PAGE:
Giving second preferences to the Conservatives could be the best tactic for the Lib Dems under AV

If you use the delightful Electoral Calculus to ‘predict’ the 2015 UK general election result using the latest opinion-poll figures from ComRes, there’s very little variation whether you use the First Past the Post (FPTP) or Alternative Vote (AV) electoral systems. According to ComRes, the current voting intentions across the UK would be Labour 40%, Conservative 36% and Lib Dem 10%. Using FPTP without factoring in any tactical-voting swings between the parties, and on the basis of existing constituencies, Labour gains an overall majority of 40 while the Lib Dems drop to only 14 seats. Using AV still gives Labour a majority of 30 but helps the Lib Dems to 32 seats: much better, but still way below the 65 seats that would be proportional to their vote share.

Factoring in a 5% tactical-voting swing from the Conservatives to the Lib Dems doesn’t change the result. However, Electoral Calculus doesn’t allow you to factor in a tactical-voting swing from the Lib Dems to the Tories. On the basis of the Electoral Calculus prediction – however unreliable it may be – I would say that the best thing Lib Dem voters could do to prevent an outright Labour win would be to give their second preferences to the Tory candidates wherever they stand a chance of beating Labour.

This runs slightly contrary to my previous post on AV tactical voting, where I assumed that Lib Dem voters would be reluctant to give their second preferences to the Conservatives in seats of this sort in the context of a Labour resurgence. However, if the aim is to prevent an overall Labour majority, this makes absolute sense – just as it makes sense for Conservative voters to indicate the Lib Dem candidate as a higher preference than the Tory candidate in seats of this sort in order to defeat Labour, on the basis that Lib Dem voters couldn’t be trusted to give the Tories enough second preferences to win. Obviously, if it emerged during the campaign that doing so would be the best means for the Lib Dems to keep out Labour, then the tactical rationale would change.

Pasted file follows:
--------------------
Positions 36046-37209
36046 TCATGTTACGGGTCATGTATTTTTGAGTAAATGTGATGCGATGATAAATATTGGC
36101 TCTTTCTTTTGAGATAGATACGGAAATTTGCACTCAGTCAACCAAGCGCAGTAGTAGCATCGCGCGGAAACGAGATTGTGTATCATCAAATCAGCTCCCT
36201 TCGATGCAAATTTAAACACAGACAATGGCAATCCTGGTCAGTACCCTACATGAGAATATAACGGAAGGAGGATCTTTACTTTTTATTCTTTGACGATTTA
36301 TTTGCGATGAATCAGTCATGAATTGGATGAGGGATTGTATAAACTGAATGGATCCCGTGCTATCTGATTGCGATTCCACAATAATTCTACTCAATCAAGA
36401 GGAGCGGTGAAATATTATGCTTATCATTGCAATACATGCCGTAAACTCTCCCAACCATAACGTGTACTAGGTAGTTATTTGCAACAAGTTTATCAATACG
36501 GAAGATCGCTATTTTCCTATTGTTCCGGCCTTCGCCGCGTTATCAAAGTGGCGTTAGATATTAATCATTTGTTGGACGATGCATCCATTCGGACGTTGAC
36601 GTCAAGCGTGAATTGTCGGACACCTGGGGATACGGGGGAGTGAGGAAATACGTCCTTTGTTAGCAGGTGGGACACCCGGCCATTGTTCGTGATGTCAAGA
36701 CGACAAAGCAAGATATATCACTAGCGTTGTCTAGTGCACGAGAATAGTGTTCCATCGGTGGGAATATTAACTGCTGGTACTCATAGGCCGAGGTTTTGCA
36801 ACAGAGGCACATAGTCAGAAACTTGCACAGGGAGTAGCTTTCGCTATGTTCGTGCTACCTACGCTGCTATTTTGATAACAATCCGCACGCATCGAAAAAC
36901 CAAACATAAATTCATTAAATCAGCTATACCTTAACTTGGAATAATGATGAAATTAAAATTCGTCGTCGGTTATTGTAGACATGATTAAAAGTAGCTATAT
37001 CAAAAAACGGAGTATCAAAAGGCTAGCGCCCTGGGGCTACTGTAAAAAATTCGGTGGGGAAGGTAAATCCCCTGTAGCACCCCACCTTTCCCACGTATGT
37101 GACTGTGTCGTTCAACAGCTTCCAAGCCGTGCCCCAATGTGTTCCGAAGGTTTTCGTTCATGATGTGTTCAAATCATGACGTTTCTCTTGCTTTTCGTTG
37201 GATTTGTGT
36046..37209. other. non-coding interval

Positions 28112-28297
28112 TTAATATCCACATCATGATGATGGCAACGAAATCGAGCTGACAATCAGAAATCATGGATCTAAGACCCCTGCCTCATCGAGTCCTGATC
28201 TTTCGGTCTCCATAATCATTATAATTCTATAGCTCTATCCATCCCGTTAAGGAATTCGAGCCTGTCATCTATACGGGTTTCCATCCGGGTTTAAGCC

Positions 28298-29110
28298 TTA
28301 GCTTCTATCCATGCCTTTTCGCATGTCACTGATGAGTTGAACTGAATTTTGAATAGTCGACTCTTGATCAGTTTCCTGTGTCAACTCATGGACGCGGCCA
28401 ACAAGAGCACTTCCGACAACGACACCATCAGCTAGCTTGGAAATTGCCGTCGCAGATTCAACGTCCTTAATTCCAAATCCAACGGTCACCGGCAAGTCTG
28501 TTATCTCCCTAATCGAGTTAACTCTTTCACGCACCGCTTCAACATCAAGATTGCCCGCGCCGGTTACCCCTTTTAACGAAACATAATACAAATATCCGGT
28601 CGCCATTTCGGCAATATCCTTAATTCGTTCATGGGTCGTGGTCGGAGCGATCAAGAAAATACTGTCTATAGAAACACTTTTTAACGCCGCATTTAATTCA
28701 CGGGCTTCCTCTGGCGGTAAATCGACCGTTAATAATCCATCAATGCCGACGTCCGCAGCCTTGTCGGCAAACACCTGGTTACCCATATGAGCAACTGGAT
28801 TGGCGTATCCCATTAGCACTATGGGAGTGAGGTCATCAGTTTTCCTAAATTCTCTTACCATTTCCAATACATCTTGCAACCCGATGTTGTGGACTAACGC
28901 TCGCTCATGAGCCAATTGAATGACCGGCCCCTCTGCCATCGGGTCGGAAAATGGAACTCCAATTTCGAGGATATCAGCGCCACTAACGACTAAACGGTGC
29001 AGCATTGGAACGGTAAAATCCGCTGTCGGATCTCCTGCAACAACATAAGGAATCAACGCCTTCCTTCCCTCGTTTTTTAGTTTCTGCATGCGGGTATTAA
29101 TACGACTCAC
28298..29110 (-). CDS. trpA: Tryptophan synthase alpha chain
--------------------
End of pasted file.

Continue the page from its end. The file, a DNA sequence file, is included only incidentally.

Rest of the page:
Ironically, if Labour were thwarted from winning an overall majority by this tactic, then the Lib Dems would be in a much better position to form a coalition with Labour as the largest party. The same tactic would apply under FPTP, except that Lib Dem voters would have only one sensible choice: the Tories. In other words, if Lib Dem voters in Tory-Labour swing seats want a coalition with Labour, they’d be better off voting Tory as their only choice under FPTP, and as their second preference under AV, rather than voting Labour! Such is the bonkers logic of single member-constituency parliaments elected by either system!

If you enter more realistic predictions of the parties’ vote shares in 2015, you get a hung parliament under either system, the only difference being the number of Lib Dem seats. I would consider a 35% share of the vote for both Labour and the Tories to be more realistic, with the Lib Dems recovering to 20%. On this basis, Labour emerges as the largest party under both systems, with the Lib Dems gaining 45 seats under FPTP and 65 under AV.

If you enter lower vote shares for the major parties – on the basis that AV is supposed to encourage voters to opt for minor parties as their first preference – there’s virtually no change to this picture. Assuming a 32% share of first preferences for both Labour and the Tories, and 16% for the Lib Dems, Labour is still the largest party and the Lib Dems win 63 seats. Minor parties pick up only one seat, and that’s not Caroline Lucas for the Greens in Brighton Pavilion, who is predicted to lose her seat to Labour. So much for AV fostering political pluralism!


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